San Francisco Day 7 – San Francisco

Another awkwardly titled post, but anyway…

Our second say in San Francisco we got lucky at snagged last minute tickets to Alcatraz for the morning.  We didn’t think it would have been a sold-out kind of tour, but it apparently is, and when we first looked tickets weren’t available, but upon a double or triple check they were.

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San Francisco Day 6 – San Francisco

Now for your oddly titled post… Day six of the San Francisco trip was actually spent *in* San Francisco.

We stayed close to downtown at Adante Hotel, which was good, because driving would have been near impossible, but bad because the hotel itself was kinda dumpy, and did not have parking included (which was  my misunderstanding starting out).  So, Parking was an extra $40/night.  Beyond that, I’m not really knowledgeable on the areas of downtown so I’m not sure if we stayed at a good, bad or otherwise area.

cable car

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San Francisco Day 5 – Monterey

We made the relatively long (about 2 hours) diversion south to hit up Monterey as it was reported to be a beautiful place to go see and supposedly has a very nice, or at least well known, aquarium.  We stayed maybe half an hour north of Monterey and got a reasonably early start in the morning in hopes of snagging free parking as directed by some visit-Monterey website I was on the night before.  The mission was a success and we got street side parking (#1 on the map) just north of the aquarium and the majority of the interesting walking attractions.

Monterey Map

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San Francisco Day 4 – Yosemite Valley

We stayed in Yosemite for a second night (probably because I’m cheap and the camping didn’t cost much). Day two, after packing up, we went to find the Cathedral Lakes.  It was about a 45 minute drive to get there, all inside the park, which is of course, huge.  We stopped off at a side-lake on the way, though I can’t remember the name any longer.  And, just now, upon looking up the link, I realize that we completely failed to hike the extra .5 miles to Upper Cathedral Lake… seems like the plural in the hike name would have been a hint.  Oh well, we’ll have to go back.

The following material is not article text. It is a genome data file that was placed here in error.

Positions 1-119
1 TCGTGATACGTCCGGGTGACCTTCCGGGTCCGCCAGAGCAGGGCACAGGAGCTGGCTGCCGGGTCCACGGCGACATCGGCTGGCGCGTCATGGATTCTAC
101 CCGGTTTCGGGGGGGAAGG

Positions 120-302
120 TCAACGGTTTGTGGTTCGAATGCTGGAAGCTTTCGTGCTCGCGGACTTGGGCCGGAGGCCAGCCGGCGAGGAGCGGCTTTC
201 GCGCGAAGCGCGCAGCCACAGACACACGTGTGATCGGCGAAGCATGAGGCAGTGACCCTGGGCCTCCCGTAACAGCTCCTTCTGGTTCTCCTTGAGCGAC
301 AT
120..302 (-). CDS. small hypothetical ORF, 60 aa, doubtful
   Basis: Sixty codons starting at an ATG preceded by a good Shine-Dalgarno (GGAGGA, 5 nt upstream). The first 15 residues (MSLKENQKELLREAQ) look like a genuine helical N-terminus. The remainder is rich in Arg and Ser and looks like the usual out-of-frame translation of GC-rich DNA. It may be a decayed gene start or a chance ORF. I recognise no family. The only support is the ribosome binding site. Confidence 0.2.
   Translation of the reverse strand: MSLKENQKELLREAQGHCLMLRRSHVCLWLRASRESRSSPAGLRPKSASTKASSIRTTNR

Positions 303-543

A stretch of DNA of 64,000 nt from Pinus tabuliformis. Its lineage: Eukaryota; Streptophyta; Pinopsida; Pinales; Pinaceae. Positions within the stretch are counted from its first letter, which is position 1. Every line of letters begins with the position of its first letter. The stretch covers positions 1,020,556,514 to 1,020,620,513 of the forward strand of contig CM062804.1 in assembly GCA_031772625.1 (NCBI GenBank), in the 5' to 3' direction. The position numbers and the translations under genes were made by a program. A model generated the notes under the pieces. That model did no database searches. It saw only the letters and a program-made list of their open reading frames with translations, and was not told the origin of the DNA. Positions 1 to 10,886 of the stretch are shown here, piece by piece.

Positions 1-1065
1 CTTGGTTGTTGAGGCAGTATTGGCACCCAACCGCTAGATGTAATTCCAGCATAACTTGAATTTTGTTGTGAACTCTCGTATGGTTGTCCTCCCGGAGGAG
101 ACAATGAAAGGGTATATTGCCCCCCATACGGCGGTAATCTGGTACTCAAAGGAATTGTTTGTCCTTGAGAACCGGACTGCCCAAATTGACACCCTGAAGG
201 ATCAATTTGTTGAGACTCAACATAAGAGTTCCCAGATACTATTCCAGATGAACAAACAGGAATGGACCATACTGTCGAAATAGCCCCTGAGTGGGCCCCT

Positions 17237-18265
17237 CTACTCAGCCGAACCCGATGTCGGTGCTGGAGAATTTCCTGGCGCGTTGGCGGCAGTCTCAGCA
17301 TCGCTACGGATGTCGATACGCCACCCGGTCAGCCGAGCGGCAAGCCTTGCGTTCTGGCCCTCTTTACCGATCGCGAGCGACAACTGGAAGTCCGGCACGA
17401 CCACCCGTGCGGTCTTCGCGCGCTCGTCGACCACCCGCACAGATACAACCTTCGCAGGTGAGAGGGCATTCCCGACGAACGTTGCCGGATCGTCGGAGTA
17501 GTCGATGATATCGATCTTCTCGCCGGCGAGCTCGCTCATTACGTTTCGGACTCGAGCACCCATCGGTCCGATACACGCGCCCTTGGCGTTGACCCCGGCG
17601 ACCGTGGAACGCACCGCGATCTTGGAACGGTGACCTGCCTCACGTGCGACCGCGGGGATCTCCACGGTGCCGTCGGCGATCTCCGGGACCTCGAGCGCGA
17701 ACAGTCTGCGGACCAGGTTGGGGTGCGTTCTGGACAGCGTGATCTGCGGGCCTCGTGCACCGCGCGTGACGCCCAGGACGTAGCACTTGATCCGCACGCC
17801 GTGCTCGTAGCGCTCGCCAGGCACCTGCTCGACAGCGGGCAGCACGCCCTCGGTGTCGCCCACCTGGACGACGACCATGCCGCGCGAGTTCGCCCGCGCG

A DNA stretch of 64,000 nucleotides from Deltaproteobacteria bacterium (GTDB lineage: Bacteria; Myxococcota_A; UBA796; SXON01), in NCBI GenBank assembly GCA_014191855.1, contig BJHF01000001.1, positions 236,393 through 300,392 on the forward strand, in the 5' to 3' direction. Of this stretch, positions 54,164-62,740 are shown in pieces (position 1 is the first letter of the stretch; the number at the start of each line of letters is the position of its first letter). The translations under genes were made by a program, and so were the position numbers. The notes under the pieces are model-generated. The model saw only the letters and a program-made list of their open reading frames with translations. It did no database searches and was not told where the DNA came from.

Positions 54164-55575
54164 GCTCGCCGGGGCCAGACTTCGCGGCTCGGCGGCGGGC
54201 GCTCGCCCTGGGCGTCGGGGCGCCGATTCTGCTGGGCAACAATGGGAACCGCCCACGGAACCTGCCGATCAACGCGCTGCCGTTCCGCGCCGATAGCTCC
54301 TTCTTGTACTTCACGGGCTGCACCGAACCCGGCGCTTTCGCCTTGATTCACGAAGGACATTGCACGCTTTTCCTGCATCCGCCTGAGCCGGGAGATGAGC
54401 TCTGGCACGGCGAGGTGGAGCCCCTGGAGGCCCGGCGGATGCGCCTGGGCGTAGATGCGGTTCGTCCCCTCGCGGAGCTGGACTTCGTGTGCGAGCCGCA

Lower Cathedral Lake

Between the drive and the hike, this took most of the day.  We got back to the visitor center area just before sunset, shot a few pictures and stopped in the store for souvenirs before heading out.

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San Francisco Day 3 – Yosemite Valley

So, San Francisco Day 3, happened quite a way out of San Francisco in Yosemite Valley.  We drove out to the North, across some other large bridges which are not nearly as famous as the Golden Gate.  We drove the three or four hours out to Yosemite National Park – getting there sometime after they had more or less closed down for the day.  We had reserved a camp site, so we just proceeded there to setup camp for the night.

Half Dome
The view of Half Dome from the valley overlook point.

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San Francisco Day 2 – Golden Gate Bridge

After leaving Muir Woods, where we ended up staying a good bit longer than originally planned, we drove down to the Golden Gate Bridge North overlook.  It was a pretty foggy / cloudy day so I shot some pictures of the bridge disappearing into the clouds.  We spent a few hours before driving out toward Yosemite National Park that evening.  There is an old gunnery fort on the hill overlooking the bay, but apparently I’ve misplaced a good number of my pictures, because I can’t find a single one of the fort remains to share.

I think what makes the Golden Gate Bridge so spectacular is the fact that it can be viewed from above across the bay.  The Mackinac Bridge is bigger, but as far as I know there is no similar vantage point to view from.

Golden Gate Bridge
There were three view points, this was from the middle one. Picture shown after some HDR fiddling.

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San Francisco – Day 2 – Muir Woods

Monday we woke up early and packed up to head to Muir Woods on the suggestion that it was a place best visited early before the crowds. Even with the unexpectedly long drive, winding through a lot of hilly roads, we were there just before 8. We happened to find a ranger who informed us that the park would open at 8:00 but we were free to park and walk in.  This was convenient because it avoided the need to buy a pass or pay any form of entry fee, as well as because it got us there before the crowds.  Also, an interesting note for anyone visiting and not wanting to pay – if you park in the further lot and want to do a hike, the hiking trail has no gate, leaves the parking lot and deposits you smack in the middle of the woods when done.  It does have about 800 ft of elevation change though.

Redwoods

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